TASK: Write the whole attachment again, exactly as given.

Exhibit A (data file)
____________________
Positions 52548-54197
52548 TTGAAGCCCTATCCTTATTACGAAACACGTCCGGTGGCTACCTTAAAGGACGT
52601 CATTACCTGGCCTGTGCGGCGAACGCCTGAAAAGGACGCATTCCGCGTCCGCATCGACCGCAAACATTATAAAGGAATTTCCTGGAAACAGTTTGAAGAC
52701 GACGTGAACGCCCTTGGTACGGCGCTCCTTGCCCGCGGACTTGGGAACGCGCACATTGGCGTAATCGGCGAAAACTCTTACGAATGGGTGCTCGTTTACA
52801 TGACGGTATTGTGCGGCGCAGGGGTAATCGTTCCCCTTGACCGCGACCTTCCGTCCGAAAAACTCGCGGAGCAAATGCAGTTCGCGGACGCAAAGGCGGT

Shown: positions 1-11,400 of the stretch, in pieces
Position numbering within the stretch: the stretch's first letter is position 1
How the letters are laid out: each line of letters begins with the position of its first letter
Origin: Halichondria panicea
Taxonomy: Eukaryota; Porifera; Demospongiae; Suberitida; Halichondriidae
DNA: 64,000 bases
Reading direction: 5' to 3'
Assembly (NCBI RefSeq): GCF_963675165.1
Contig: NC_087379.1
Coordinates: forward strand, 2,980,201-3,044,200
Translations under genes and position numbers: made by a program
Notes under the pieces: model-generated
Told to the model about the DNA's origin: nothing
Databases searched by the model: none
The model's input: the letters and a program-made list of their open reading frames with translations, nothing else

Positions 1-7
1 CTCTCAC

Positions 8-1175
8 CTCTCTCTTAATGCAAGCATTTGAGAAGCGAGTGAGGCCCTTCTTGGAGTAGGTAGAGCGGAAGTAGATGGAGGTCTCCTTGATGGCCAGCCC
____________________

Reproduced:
Positions 52548-54197
52548 TTGAAGCCCTATCCTTATTACGAAACACGTCCGGTGGCTACCTTAAAGGACGT
52601 CATTACCTGGCCTGTGCGGCGAACGCCTGAAAAGGACGCATTCCGCGTCCGCATCGACCGCAAACATTATAAAGGAATTTCCTGGAAACAGTTTGAAGAC
52701 GACGTGAACGCCCTTGGTACGGCGCTCCTTGCCCGCGGACTTGGGAACGCGCACATTGGCGTAATCGGCGAAAACTCTTACGAATGGGTGCTCGTTTACA
52801 TGACGGTATTGTGCGGCGCAGGGGTAATCGTTCCCCTTGACCGCGACCTTCCGTCCGAAAAACTCGCGGAGCAAATGCAGTTCGCGGACGCAAAGGCGGT

Shown: positions 1-11,400 of the stretch, in pieces
Position numbering within the stretch: the stretch's first letter is position 1
How the letters are laid out: each line of letters begins with the position of its first letter
Origin: Halichondria panicea
Taxonomy: Eukaryota; Porifera; Demospongiae; Suberitida; Halichondriidae
DNA: 64,000 bases
Reading direction: 5' to 3'
Assembly (NCBI RefSeq): GCF_963675165.1
Contig: NC_087379.1
Coordinates: forward strand, 2,980,201-3,044,200
Translations under genes and position numbers: made by a program
Notes under the pieces: model-generated
Told to the model about the DNA's origin: nothing
Databases searched by the model: none
The model's input: the letters and a program-made list of their open reading frames with translations, nothing else

Positions 1-7
1 CTCTCAC

Positions 8-1175
8 CTCTCTCTTAATGCAAGCATTTGAGAAGCGAGTGAGGCCCTTCTTGGAGTAGGTAGAGCGGAAGTAGATGGAGGTCTCCTTGATGGCCAGCCC